PITTSBURGH — Torey Krug: X-factor?
That could indeed be the case. Think about it: The Bruins’ biggest source of scoring the last round is a guy the Penguins  have only seen once when he was right out of college last season. Furthermore, they don’t have extensive video to go off of because prior to the Rangers’ series, he’d only played three career NHL  games.
Yet in that Rangers series, he became a difference-maker. Playing only because the Bruins had three injuries on their blue line, Krug became an offensive weapon with four goals in five games (becoming the first defenseman in NHL  history to score four goals in his first five playoff contests), three of which came on the power play.
The Penguins  aren’t used to Krug, and they aren’t used to the Bruins having a weapon like that on the power play. So what do they do?
“Don’t take penalties, I guess,” Penguins defenseman and penalty-killer Brooks Orpik said after Thursday’s practice.
The Penguins have one of the best offensive defensemen in the game in Kris Letang, but they haven’t seen anyone bring that type of skill set to Boston’s blue line in quite a while. That makes preparing for the B’s that much harder, because they’ve seen plenty of this Bruins team over the years and know what it is: Well-rounded, tough, defensively sound with strong goaltending. But at the same time, it’s a team that’s been generally wretched on the power play since Marc Savard  went down. Now they have Krug, and they can’t use their experience to prepare for him.
“In preparation and looking at their team, I’ve looked back at things from not only this year, but last year — how they play, tendencies, face-offs — so you think you have a good feeling about the Boston Bruins  and their team and how they play and players on the team, but that’s the one element you don’t have much of an idea of at all,” Dan Bylsma said. “We’ve watched him play, we’ve watched the tape, but he adds an element to the team that really hasn’t been an element for the Boston Bruins  over the last couple of years, even going back to their Stanley Cup  year.
“They’ve won a lot of hockey games and that hasn’t really been an element, so you can watch him, you can do video tape on him, but the element for him skating for his team in the neutral zone that he’s added the last series, him at the blue line, his mobility across the blue line, his shot, that’s something we haven’t quite seen. [He’s] really kind of a variable we have to insert with our video and compare him to other players and what other players do for teams, but it’s going to be the first time we see him really on the ice when we get to Game 1.”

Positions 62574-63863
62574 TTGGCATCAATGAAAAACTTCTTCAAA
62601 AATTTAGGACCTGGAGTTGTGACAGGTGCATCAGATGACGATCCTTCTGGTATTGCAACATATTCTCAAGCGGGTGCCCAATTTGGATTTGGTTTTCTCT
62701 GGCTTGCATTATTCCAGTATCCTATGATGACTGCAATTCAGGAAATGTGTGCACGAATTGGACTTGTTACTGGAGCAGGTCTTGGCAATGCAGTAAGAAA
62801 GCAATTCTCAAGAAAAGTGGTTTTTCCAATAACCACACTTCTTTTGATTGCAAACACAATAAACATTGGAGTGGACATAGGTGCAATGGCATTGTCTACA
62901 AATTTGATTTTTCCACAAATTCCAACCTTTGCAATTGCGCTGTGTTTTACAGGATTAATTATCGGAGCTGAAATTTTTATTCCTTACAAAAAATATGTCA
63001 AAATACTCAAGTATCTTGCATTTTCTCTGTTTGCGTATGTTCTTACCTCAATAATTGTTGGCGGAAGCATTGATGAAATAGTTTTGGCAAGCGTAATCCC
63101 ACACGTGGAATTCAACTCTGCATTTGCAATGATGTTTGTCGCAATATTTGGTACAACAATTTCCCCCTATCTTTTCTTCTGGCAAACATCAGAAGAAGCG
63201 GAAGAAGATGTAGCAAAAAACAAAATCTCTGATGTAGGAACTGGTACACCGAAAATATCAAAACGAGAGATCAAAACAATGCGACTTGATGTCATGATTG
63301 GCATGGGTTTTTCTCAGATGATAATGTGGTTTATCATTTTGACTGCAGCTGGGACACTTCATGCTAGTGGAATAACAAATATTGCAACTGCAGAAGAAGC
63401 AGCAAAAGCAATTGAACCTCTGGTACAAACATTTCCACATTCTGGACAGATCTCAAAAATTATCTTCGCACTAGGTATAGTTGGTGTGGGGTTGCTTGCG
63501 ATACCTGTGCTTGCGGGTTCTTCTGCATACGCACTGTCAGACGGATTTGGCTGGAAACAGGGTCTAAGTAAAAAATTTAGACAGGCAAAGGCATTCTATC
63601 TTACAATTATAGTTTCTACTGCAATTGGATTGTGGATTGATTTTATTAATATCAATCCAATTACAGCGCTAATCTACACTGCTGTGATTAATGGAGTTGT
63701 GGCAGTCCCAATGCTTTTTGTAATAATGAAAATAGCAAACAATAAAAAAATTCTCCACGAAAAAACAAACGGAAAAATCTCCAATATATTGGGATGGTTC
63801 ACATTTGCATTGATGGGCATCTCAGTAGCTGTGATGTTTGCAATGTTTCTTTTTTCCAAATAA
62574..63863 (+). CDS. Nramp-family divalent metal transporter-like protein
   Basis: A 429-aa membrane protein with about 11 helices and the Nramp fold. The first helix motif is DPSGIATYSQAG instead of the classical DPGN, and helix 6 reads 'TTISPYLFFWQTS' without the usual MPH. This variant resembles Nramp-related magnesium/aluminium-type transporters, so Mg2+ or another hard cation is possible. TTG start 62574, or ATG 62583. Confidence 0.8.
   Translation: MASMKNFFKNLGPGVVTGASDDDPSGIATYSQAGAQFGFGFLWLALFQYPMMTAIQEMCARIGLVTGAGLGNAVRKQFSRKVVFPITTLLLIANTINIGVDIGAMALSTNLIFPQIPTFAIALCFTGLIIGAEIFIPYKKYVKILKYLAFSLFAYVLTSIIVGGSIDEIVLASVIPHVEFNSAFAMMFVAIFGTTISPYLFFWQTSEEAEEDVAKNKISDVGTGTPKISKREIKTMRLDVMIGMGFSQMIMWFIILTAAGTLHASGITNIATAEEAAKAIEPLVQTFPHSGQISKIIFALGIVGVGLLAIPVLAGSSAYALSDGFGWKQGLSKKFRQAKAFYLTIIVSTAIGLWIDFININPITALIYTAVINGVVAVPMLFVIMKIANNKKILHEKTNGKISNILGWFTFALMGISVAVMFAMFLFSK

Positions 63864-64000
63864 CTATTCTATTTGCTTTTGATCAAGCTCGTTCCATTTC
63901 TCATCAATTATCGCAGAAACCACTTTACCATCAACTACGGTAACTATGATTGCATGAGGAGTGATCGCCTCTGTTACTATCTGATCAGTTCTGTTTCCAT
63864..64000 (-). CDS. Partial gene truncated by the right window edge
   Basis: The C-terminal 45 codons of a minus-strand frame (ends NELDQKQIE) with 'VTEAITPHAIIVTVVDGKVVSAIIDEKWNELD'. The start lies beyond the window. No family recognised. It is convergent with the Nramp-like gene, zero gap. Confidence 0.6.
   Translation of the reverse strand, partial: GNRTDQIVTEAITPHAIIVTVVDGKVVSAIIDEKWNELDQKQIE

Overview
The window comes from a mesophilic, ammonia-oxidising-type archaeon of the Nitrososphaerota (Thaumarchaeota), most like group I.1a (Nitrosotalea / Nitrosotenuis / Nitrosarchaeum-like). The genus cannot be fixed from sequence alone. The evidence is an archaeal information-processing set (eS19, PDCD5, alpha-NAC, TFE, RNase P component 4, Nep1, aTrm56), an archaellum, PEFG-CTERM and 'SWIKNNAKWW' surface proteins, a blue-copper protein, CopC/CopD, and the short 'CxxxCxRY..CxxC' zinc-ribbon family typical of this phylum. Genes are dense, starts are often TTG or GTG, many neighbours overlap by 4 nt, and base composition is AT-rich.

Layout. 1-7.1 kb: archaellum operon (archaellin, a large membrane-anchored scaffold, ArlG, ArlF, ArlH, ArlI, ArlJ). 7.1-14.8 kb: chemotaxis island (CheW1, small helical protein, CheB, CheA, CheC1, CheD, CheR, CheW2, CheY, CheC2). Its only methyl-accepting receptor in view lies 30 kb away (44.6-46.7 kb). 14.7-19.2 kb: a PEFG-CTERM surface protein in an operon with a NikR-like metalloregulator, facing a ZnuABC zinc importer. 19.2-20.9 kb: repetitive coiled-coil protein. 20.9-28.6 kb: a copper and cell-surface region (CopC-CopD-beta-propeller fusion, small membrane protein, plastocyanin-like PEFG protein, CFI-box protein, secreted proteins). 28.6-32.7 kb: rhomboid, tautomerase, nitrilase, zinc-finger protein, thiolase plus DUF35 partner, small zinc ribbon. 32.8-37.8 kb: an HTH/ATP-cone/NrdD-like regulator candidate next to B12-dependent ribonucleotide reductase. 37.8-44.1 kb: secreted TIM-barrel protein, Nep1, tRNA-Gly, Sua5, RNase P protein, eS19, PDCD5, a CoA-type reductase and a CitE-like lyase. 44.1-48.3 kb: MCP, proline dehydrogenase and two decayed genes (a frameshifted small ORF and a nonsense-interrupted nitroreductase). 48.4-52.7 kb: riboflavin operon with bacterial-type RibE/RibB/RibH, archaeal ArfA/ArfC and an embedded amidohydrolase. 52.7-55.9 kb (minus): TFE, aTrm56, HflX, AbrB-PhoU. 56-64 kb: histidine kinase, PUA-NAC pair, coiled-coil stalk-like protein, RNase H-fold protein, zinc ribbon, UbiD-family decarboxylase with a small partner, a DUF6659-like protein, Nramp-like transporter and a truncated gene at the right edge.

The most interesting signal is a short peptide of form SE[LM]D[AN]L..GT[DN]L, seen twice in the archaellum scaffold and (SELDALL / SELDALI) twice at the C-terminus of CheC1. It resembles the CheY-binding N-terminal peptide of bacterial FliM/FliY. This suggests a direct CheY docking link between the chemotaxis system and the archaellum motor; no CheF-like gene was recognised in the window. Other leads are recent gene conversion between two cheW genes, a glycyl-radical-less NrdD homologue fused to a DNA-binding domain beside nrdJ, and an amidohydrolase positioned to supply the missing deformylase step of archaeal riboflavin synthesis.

The Bruins’ power play finished 26th in the league with a 14.8 percent success rate in the regular season, though they were more successful against Pittsburgh with a 2-for-8 showing in their three meetings this season. None of those games featured Krug, as he only played in one regular season game this year, which was against the Canadiens.
Pittsburgh’s penalty kill has the third-best success rate this postseason (second among remaining teams, with Chicago leading the way), as the Penguins have kept their opponent from scoring on 89.7 percent of their opponents’ advantages. They hope to keep that up against the Bruins’ power play, no matter who’s out there.
“Obviously with [Zdeno] Chara and Krug and [Johnny] Boychuk, they’ve got some big shooters,” Orpik said. “You look at the talent level they have, they can go in spurts. They can be down for a while and they can be really hot for a while, so just like any other series, I think discipline is the biggest thing. If you give power plays enough opportunities, eventually they’re going to burn you.”